In the afternoons we were forced to take a break from flying. As splendid as the location was, it just couldn’t stop the sun from interfering with our head tracking devices. We had not come as prepared as some of the other pilots, since parasols, sheets and cardboard contraptions were all well represented at the event. On Saturday, we took the opportunity to enjoy some fresh air and scout the village of Ahaus. This privilege seems to have been limited to the two of us, since we had failed to take these much needed precaution against the sunlight.
Here comes the sun, doodle doodle….
Creative sun block.
Regardless, Saturday proved for us to be the highlight of the Meet. Many pilots found some time off to sit down with us and try Rise of Flight, as well as several visitors to the event. We got plenty of stick time both online and off. And the LLTM crowd is a great bunch, we couldn’t have felt more welcome. It was fun to see the contrast between these mach 1 jets and our flimsy biplanes. People were surprised how much reflexes and precision are needed to get through a dogfight in one piece. The one question we were asked most was “where’s the radar?”.
People are always more interested when you crash.
Jim Mackonochie of Eagle Dynamics trying the Rise of Flight SE5a. He was at LLTM presenting the new DCS: A-10C Warthog.
One thing I noticed is how varied the (combat) flight sim world is and how much it has to offer, despite the niche market it finds itself in. There are simulators for every era and type of flight, from the earliest wing warping contraptions, to the culmination of propeller driven flight, and from the deadliest of helicopters to the fastest fighter jets. And each and every simulator has a ton of enjoyment on offer and goals to pursue. Be the best pilot of them all, become the most efficient team player, be an aerobatic stunt pilot ready to rival any of the world’s display teams, become a mod-maker and change your favorite sim for the better, learn the skills to make awesome videos, the list is endless. Events like the Lowland Tiger Meet are the breeding ground for such talent, but it’s never a requirement to enjoy yourself: fraternization and socializing with fellow enthusiasts are still at the center of the meet.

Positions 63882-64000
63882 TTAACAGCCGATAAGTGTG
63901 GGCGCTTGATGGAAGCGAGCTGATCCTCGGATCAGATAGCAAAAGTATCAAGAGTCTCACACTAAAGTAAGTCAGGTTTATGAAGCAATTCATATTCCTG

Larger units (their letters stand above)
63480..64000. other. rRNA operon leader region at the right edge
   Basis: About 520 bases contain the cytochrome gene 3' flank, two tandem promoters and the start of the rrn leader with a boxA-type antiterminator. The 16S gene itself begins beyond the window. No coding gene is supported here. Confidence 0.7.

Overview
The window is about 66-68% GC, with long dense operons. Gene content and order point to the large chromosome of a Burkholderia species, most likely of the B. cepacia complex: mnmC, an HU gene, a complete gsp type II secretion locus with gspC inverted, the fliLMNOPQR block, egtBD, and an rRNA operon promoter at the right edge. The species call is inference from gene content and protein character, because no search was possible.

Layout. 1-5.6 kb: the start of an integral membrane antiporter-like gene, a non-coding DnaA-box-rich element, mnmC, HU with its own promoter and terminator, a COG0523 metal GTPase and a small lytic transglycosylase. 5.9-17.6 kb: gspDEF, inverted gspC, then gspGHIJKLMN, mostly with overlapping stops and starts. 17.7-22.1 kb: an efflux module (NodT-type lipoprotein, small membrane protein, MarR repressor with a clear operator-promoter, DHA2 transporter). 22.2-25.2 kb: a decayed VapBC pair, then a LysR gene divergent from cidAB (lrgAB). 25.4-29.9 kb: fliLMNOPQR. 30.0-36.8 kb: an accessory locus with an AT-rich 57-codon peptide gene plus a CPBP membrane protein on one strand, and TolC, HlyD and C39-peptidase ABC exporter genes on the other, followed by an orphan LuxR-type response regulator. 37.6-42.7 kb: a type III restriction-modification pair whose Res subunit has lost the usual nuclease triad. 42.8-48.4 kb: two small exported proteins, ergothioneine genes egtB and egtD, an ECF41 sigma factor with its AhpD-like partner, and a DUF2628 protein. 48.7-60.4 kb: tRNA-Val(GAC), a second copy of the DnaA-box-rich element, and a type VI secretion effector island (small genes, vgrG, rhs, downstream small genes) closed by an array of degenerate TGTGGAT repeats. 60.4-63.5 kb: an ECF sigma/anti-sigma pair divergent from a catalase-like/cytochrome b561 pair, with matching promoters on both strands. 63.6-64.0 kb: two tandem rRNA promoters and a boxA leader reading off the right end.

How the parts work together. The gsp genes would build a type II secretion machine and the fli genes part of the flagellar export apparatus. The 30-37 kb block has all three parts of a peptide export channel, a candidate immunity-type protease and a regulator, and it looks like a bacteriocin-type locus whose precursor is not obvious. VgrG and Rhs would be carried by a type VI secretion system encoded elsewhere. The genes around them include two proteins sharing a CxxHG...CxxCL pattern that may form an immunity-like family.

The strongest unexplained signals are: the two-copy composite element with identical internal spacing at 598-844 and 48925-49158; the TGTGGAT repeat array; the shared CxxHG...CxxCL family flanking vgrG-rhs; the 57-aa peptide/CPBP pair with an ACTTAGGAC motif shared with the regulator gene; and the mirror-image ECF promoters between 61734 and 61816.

Awesome flying skill makes for awesome videos.
That’s a lot of new friends!
It’s a strange thought, visiting something for the first time in your life. Highly anticipating, but slightly skeptical, as you’ll always be. And then coming back home, fully converted, and bristling with plans and ideas for the next year. I’m a cynic at heart and certainly did not expect to be converted so easily. Yet the Lowland Tiger Meet for me proved to be full of charm, promise and enjoyment. And I most certainly look forward to making my return in 2012, meeting up with my new friends and bringing some new Rise of Flight pilots into the frey as well.
And once again, it will be interesting to see how that turns out. Personally, I can’t wait!
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